While the smell of the room was in some ways familiar to Hardy — a smell of chalk and wood and stale cigarette smoke — its sounds struck him as peculiarly American. How much more noise these young men made than their British counterparts! As they rummaged in their briefcases, their chairs squeaked. They murmured and laughed with one another. They did not wear gowns but rather jackets and ties-some of them bow ties. Then the professor who had been given the task of introducing him-a youth himself, whom Hardy had never heard of and to whom he had been introduced just minutes before-stood at the dais and cleared his throat, at which signal the audience quieted. Hardy made certain to show no reaction as he listened to his own history, the awards and honorary degrees that authorized his renown. It was a litany he had become used to, and which sparked in him neither pride nor vanity, only weariness: to hear listed all he had achieved meant nothing to him, because these achievements belonged to the past, and therefore, in some sense, no longer belonged to him. All that had ever belonged to him was what he was doing. And now he was doing very little.

Applause broke out and he ascended to the dais. The crowd was larger than he had thought at first. Not only was the room full, there were students sitting on the floor and standing against the back wall. Many of them had notebooks open on their laps, held pencils poised to write.

(Well, well. And what would Ramanujan think of this?)

"I have set for myself," he began, "a task in these lectures which is genuinely difficult and which, if I were determined to begin by making every excuse for failure, I might represent as almost impossible. I have to form myself, as I have never really formed before, and to try to help you to form, some sort of reasoned estimate of the most romantic figure in the recent history of mathematics ..."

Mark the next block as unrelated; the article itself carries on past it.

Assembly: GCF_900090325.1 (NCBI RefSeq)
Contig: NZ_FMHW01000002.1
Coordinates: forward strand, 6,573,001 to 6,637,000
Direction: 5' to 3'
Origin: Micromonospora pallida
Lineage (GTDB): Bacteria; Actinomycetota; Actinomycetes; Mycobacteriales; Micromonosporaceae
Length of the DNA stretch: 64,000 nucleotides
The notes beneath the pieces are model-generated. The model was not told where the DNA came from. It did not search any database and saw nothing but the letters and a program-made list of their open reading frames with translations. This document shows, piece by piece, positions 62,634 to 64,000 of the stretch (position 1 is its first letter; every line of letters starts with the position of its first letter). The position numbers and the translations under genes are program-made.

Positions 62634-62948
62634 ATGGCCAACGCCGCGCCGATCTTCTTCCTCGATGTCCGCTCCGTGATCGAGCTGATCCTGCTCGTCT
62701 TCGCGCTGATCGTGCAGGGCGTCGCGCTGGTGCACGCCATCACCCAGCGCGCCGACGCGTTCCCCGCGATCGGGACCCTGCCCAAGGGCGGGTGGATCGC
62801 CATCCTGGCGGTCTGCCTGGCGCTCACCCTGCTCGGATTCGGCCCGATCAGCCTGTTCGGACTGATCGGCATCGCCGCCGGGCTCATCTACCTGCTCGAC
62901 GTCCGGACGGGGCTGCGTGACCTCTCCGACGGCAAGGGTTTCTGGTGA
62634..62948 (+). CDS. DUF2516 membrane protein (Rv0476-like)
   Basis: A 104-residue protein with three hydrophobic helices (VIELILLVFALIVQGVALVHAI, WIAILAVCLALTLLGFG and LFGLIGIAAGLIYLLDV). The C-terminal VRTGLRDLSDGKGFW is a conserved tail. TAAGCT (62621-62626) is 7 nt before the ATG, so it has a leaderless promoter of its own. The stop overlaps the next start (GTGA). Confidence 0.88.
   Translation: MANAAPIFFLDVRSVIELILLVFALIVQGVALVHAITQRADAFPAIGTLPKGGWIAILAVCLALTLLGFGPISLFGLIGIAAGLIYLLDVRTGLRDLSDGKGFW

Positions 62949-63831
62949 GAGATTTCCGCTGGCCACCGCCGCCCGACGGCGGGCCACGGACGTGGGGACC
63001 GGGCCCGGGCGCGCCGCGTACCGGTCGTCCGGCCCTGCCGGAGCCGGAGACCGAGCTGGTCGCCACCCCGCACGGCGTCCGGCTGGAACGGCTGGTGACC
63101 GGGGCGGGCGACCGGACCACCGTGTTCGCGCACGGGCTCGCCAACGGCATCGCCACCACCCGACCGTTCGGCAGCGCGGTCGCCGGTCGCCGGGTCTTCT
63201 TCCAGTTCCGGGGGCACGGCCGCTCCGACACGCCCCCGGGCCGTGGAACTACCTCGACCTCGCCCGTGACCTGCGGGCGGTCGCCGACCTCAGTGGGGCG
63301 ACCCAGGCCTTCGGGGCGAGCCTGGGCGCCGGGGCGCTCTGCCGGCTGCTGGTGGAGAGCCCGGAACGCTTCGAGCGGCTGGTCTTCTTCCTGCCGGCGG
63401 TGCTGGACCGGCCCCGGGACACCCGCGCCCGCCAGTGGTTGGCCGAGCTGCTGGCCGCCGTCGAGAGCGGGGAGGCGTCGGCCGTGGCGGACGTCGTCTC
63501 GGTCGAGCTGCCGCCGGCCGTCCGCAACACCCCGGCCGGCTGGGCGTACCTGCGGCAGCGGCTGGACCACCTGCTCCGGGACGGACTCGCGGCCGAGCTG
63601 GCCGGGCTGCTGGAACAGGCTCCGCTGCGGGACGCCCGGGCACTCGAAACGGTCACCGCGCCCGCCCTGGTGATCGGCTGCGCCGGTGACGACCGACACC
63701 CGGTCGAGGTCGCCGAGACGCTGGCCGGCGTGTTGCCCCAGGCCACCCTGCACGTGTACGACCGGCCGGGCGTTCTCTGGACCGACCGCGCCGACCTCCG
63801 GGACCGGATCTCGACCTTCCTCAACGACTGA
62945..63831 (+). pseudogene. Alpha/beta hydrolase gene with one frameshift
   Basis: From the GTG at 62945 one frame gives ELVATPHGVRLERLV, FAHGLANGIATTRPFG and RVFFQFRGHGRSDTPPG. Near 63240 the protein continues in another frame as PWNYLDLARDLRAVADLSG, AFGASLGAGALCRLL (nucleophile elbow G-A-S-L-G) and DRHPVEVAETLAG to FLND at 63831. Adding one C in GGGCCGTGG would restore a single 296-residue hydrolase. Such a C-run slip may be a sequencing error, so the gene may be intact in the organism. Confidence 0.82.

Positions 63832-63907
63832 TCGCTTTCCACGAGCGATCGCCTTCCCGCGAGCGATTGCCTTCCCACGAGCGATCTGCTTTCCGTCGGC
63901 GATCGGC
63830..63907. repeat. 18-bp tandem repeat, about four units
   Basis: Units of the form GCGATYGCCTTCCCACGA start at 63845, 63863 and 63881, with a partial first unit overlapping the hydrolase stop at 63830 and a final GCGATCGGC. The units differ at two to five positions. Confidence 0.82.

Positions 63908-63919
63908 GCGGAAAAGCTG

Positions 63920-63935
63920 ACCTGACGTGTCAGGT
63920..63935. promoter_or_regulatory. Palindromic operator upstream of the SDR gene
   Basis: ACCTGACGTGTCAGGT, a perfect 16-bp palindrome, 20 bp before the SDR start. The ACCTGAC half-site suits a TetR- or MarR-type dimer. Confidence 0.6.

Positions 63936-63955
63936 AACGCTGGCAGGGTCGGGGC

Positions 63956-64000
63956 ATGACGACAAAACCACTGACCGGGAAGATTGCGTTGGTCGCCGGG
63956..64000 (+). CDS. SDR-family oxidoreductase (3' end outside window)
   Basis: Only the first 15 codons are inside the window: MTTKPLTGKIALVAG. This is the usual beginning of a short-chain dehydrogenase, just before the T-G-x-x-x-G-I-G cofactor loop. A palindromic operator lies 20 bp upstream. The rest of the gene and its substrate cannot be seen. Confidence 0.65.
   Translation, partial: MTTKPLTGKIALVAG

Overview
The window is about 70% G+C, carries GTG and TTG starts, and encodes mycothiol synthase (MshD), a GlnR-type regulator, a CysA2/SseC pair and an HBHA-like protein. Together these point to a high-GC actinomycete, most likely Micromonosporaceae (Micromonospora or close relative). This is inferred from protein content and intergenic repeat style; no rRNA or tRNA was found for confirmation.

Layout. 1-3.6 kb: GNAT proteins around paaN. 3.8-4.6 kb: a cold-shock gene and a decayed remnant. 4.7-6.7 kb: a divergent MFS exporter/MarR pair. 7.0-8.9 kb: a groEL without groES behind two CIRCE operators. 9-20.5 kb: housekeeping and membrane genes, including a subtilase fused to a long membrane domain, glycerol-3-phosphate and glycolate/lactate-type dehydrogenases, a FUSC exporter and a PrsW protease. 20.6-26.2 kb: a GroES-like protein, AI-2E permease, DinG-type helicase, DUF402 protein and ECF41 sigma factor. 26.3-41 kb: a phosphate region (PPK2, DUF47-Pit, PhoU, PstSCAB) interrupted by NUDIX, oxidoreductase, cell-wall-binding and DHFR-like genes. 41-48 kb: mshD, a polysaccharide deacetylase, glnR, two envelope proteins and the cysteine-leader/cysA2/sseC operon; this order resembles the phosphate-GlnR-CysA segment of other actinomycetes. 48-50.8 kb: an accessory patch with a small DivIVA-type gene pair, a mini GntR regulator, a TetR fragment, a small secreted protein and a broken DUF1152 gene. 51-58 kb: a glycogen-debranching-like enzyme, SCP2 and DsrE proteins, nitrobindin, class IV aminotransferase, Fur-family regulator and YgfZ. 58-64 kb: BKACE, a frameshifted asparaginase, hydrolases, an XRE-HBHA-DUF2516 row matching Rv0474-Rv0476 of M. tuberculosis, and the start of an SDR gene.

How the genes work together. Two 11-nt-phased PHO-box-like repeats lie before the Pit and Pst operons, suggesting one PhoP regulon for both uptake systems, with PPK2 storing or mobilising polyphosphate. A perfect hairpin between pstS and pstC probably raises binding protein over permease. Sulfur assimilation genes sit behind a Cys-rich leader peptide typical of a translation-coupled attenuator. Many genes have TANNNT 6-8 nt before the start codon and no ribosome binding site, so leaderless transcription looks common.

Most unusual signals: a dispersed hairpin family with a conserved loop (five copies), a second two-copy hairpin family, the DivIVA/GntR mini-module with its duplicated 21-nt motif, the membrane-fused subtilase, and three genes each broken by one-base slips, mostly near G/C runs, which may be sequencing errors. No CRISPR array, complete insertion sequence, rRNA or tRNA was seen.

Romantic. A word rarely heard in his discipline. He had chosen the word with care, and planned to use it again.

"Ramanujan was my discovery. I did not invent him — like other great men, he invented himself — but I was the first really competent person who had the chance to see some of his work, and I can still remember with satisfaction that I could recognize at once what a treasure I had found." Yes, a treasure. Nothing wrong with that. "And I suppose that I still know more of Ramanujan than anyone else, and am still the first authority on this particular subject." Well, some might dispute that. Eric Neville, for one. Or, more to the point, Alice Neville.

"I saw him and talked with him almost every day for several years, and above all I actually collaborated with him. I owe more to him than to anyone else in the world with one exception, and my association with him is the one romantic incident in my life." He looked at the crowd. Did that ruffle some feathers? He hoped so. Some of the young men glanced up from their note taking, met his gaze with furrowed brows. One or two, he felt sure, gave him looks of empathy. They understood. Even the "one exception" they understood.

"The difficulty for me then is not that I do not know enough about him, but that I know and feel too much and cannot be impartial."

Well, he had said it. That word. Although, of course, neither was in the room-one was dead, with the other he had been out of touch for decades-from the back row, Gaye and Alice met his gaze. Gaye looked, for once, approving. But Alice shook her head. She did not believe him.

Feel.

Copyright 2007 by David Leavitt. All rights reserved. Published by Bloomsbury USA, New York.